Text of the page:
The majority of repondents experiment with new tools and technologies regularly to improve quality.
When digging into this further, most of the respondents regularly experimenting with new tools and tech turned out to be a mix of those who were neither satisfied nor dissatisfied, or totally unsatisfied with their toolset - as expected. Naturally, if you don’t like what you have, you’re going to look for something else.
What’s unexpected is the strong correlation between low tooling dissatisfaction and high customer happiness. We found that people with the happiest customers are 3x less satisfied with their tooling than those with unhappy customers. This leads us to believe the highest performing teams are never satisfied with status quo and therefore always looking for new tools.
It also makes sense when you factor in the workflow of those underwater with customer issues. It can be hard to find the time to fix under-delivering tooling when you’re spending the majority of your time just trying to keep up. These teams don’t have time to even think about what could be done better, because they’re in a hole of the immediacy of solving urgent issues, rather than forming a sustainable strategy. Teams with happy customers and consequently under less pressure have more time to optimize. But this still begs to question: Why such low customer happiness? Are teams with unhappy customers less customer centric? Are they relying too much on tooling?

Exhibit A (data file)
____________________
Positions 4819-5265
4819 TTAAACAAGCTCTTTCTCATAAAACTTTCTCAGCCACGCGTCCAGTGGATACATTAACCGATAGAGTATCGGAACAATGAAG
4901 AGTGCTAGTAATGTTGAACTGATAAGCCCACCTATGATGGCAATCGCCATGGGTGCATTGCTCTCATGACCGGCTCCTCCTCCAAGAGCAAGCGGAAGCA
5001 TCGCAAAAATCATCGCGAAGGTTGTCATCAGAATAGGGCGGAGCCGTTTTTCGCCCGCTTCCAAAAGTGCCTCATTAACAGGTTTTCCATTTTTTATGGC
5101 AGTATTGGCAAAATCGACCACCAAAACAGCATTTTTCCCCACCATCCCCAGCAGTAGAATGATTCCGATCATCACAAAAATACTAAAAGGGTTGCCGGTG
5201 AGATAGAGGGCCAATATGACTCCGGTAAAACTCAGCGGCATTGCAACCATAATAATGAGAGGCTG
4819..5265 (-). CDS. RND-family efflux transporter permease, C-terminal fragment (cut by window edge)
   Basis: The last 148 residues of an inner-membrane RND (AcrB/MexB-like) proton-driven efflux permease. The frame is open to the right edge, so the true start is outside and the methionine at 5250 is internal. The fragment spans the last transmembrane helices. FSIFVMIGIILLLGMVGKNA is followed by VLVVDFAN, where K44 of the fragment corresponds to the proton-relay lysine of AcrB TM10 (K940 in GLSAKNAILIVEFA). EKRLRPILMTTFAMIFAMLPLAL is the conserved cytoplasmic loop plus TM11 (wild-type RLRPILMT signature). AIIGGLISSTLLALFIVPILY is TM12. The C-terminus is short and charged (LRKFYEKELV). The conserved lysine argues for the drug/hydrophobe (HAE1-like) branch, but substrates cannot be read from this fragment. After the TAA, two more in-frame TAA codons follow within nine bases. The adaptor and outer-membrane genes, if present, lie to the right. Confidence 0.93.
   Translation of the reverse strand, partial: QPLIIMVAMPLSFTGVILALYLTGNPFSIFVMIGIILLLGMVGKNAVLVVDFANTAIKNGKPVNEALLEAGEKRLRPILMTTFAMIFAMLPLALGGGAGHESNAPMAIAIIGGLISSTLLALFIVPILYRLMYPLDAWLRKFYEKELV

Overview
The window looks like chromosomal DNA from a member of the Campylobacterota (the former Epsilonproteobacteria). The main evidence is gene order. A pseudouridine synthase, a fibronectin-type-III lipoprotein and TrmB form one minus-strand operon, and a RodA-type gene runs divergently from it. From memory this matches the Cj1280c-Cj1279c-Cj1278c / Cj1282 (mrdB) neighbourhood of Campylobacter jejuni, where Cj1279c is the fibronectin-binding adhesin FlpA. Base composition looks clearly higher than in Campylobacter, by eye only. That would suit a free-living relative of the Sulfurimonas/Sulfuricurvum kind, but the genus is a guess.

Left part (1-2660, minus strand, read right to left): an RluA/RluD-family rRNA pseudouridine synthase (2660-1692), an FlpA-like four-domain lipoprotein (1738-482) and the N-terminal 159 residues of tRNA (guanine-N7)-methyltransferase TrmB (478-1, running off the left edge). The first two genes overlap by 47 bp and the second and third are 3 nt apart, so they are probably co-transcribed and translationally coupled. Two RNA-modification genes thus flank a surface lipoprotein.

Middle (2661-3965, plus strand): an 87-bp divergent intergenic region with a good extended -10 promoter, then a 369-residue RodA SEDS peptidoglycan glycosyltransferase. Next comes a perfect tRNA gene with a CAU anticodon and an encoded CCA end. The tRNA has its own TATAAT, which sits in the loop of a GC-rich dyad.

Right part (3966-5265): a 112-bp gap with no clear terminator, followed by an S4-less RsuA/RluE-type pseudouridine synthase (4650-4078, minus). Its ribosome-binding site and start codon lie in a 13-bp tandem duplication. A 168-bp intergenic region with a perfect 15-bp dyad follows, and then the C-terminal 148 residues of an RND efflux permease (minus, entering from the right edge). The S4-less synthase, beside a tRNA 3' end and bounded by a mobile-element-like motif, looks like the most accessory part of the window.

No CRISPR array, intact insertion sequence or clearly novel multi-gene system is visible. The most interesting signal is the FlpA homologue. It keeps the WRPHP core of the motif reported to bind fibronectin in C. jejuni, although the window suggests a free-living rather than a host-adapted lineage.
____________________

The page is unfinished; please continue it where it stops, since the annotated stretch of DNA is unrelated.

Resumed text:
RESPONDENTS HAPPY WITH THEIR TOOLING
We now arrive at the part of the report where we review how testers test. First we asked about the QA tasks conducted within the organization. Exploratory and automation coding skills were in no surprise the leading answers, with test design and test maintenance following closely behind. Despite the clear lean towards certain QA activities, when correlated against customer happiness, % increase of bugs found after release, and deployment schedule slip, there was no indication that any type of QA activity had more impact on improving those metrics than another.